Agricultural engineers, also known as land-based engineers, plan, design, develop and install agricultural, horticultural and forestry machinery and equipment. They are also involved in advice work, planning and implementation of land use projects, such as irrigation systems or large-scale greenhouse cultivation.
Agricultural engineers are employed by a wide range of organisations and roles can range from the technical side through to business and management. Jobs include working for machinery, equipment and agrochemicals manufacturers in the research, design, development, sales and marketing fields; government departments and partner groups, providing guidance and advisory services in rural development, crop production and diversification; and overseas economic development agencies, drawing on experience and expertise to pass on skills and techniques to indigenous farmers. As well as longer term projects, engineers may have the opportunity to work in disaster relief, responding to immediate humanitarian crises.
Specific duties depend upon the area of work but may include:
Agricultural engineers also work in colleges and universities, teaching on agricultural courses and carrying out research. Others may be involved with non-governmental organisations (NGOs), working on agricultural projects in developing countries. Engineers working for government departments are involved in research and analysis of agricultural data with a view to formulating policy on farming and agricultural land use.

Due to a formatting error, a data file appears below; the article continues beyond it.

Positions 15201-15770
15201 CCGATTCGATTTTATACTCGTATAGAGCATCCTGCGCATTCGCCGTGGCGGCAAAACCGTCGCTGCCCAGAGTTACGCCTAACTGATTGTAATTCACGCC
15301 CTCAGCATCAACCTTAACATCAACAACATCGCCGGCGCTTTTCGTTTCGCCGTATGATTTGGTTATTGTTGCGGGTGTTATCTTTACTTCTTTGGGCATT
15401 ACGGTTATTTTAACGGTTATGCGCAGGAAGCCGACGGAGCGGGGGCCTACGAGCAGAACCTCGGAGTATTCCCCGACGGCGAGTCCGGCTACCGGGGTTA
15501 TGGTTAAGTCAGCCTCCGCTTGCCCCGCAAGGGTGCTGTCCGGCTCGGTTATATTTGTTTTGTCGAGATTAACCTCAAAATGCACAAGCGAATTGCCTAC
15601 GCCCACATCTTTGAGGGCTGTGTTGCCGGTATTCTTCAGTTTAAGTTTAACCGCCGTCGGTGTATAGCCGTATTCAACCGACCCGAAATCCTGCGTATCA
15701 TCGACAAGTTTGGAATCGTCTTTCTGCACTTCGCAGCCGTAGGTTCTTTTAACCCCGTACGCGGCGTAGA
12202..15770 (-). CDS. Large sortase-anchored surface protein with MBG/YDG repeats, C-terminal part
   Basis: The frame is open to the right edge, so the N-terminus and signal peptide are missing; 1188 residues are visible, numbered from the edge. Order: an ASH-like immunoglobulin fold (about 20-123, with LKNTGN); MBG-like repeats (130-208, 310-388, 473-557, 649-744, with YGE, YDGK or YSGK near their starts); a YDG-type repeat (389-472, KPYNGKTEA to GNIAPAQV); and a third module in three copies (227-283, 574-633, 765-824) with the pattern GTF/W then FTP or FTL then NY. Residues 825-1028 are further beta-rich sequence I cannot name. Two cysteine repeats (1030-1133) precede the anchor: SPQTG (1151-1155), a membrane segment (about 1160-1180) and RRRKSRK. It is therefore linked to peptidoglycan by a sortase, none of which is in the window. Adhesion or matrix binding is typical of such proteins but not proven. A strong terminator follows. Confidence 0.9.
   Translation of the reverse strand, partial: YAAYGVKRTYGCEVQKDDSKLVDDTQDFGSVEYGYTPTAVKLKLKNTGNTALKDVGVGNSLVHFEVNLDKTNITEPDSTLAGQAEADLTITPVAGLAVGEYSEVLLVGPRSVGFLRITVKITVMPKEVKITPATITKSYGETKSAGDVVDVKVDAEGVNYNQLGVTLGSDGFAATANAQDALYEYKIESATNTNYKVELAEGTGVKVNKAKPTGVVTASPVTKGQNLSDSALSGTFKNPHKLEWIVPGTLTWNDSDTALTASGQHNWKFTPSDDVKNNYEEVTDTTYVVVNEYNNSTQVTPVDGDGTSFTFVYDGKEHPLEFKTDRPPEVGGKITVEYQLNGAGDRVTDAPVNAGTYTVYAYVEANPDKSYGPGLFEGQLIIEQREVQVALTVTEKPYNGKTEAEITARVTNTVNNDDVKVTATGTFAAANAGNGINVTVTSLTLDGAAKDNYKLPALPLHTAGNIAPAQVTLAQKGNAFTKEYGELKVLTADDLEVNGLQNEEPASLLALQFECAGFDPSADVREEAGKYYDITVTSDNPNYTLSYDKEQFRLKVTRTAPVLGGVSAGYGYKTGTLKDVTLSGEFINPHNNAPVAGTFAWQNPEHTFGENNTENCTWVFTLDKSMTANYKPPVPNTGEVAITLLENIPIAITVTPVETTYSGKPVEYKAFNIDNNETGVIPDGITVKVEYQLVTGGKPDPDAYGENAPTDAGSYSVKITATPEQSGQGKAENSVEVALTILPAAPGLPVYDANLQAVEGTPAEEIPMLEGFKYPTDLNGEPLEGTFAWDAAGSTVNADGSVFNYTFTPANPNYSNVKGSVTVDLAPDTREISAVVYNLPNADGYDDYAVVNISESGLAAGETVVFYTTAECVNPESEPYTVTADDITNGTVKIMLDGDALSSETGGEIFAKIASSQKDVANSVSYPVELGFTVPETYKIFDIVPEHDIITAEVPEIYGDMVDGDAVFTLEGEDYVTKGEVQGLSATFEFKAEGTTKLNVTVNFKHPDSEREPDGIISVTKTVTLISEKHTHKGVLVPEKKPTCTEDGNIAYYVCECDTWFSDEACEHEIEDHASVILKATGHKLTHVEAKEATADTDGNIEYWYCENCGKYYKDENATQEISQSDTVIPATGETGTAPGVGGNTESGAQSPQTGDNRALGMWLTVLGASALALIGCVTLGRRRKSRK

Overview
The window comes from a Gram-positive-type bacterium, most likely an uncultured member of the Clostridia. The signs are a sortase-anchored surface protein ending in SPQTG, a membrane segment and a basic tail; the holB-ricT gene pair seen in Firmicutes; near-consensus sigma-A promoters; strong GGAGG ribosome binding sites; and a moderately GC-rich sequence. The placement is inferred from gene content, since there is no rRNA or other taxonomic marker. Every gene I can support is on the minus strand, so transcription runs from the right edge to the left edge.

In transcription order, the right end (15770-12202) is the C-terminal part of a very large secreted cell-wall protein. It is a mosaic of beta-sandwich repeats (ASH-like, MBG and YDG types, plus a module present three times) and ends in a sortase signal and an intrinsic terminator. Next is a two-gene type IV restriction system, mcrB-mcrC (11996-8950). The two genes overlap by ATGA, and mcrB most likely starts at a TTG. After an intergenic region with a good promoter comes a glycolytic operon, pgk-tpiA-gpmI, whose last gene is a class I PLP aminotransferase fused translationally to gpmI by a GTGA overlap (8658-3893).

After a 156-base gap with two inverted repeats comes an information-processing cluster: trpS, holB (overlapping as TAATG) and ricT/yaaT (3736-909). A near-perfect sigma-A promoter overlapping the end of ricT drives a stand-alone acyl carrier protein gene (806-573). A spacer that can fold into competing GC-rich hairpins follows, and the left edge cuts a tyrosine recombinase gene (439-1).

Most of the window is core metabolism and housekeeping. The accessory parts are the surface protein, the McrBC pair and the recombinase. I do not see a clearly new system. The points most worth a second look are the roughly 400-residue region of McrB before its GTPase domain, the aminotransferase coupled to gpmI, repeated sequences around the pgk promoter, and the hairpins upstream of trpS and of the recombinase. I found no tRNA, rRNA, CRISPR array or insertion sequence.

Fully qualified professional engineers usually hold incorporated or chartered status:
Chartered engineers are normally involved at a strategic planning level, researching and developing new designs, innovations and more efficient processes. They are often project leaders and are responsible for teams of incorporated engineers and technicians.
Incorporated engineers specialise in managing the day-to-day process of applying current engineering solutions in the most cost-effective manner. They often hold key operational management roles.
Agricultural engineers work varied hours, depending on the particular job role. For those involved with research or design, hours are normally 9am to 5pm, Monday to Friday. Engineers in the field may work longer and irregular hours. Work settings also vary from laboratory, workshop and office-based duties to working on-site on a farm or construction project.
Engineers may be required to travel around the UK and overseas for periods of time. A driving licence is often essential.
As an agricultural engineer you will need:
In addition, an aptitude for foreign languages will be useful, particularly if working abroad or dealing with overseas clients.
Opportunities for engineers exist with a range of organisations, including equipment manufacturers, dealerships, government departments, forestry companies, overseas development agencies and teaching institutions.
Promotion prospects are likely to involve general project management positions, specialist technical research and development, business development and teaching. With experience, engineers may set up as consultants to agricultural companies, government departments and non-governmental agencies involved in agricultural development. The technical skills used at this level will also allow movement into related engineering sectors such as manufacturing, electrical or mechanical engineering. See related profiles in the Engineering and Manufacturing job family.
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